In the state-level, military authority practically runs from the President to the Chief of Staff of the Joint Staff Council, consisting of the Army (RJA), the Navy (RJN), and the Air Force (RJAF). The Chief of Staff is a 4-star General or Admiral, is the highest-ranking military officer in the Armed Forces and the Operational Authority over the Armed Forces, with directions from the President of the Republic.

In the party-level, the Nationalist Party placed a network of civilian political commissars throughout the armed forces to influence the activities of the military. The political commissar is head of a party cell within the military and responsible to the Nationalist Party leadership. Today, the political commissar is largely responsible for mere administrative tasks such as public relations and counseling, especially in the Japanese Volunteer Corps. The appointment of Joint Staff Council is also decided by the Party Leadership. The Leadership proposes the candidates for the Joint Staff Council membership, so that these people after going through the political processes can be elected by the National Congress to the Joint Staff Council.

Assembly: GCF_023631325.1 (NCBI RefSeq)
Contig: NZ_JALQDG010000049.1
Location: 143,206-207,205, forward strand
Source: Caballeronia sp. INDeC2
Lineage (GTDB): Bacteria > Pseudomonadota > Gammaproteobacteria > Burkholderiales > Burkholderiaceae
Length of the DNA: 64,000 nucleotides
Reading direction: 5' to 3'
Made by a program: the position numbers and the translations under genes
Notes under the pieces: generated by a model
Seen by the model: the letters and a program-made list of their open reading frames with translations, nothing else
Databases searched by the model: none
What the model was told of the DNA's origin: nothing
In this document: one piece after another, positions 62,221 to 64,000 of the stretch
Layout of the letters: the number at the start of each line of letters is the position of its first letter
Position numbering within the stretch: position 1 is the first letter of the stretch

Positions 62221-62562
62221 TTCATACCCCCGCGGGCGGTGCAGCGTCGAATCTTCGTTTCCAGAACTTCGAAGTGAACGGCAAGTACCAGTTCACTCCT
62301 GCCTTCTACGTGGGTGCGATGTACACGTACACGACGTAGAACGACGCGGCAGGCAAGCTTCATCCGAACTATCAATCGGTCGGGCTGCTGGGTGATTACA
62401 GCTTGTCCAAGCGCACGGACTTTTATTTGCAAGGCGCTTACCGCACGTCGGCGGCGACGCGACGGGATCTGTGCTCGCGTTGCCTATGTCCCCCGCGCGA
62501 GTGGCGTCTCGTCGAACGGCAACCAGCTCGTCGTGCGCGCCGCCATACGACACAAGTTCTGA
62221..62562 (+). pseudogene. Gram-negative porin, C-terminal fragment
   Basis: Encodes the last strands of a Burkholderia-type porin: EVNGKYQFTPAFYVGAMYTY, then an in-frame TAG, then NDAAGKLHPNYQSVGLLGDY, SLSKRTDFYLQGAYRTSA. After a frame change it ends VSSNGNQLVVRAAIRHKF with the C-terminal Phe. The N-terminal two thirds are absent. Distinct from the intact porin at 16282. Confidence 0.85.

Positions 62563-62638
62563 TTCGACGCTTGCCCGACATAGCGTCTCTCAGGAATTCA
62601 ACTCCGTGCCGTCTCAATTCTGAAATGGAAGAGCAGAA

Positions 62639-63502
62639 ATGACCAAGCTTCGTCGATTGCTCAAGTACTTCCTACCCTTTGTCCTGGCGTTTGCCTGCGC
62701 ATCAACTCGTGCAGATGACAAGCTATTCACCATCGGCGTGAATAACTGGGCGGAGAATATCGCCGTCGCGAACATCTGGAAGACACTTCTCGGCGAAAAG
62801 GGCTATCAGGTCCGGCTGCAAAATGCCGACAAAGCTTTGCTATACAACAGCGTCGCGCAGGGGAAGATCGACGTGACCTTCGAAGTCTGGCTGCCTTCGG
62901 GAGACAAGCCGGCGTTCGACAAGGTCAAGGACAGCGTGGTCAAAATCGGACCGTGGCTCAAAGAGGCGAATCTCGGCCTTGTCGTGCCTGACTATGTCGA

To maintain the civilian rule over the military, the military membership in the party has been restricted to the lower ranks since the 1960s. By 2011, there are over 3% of all defense forces personnel and over 80% of all officers in the RJAF also being the members of the Nationalist Party.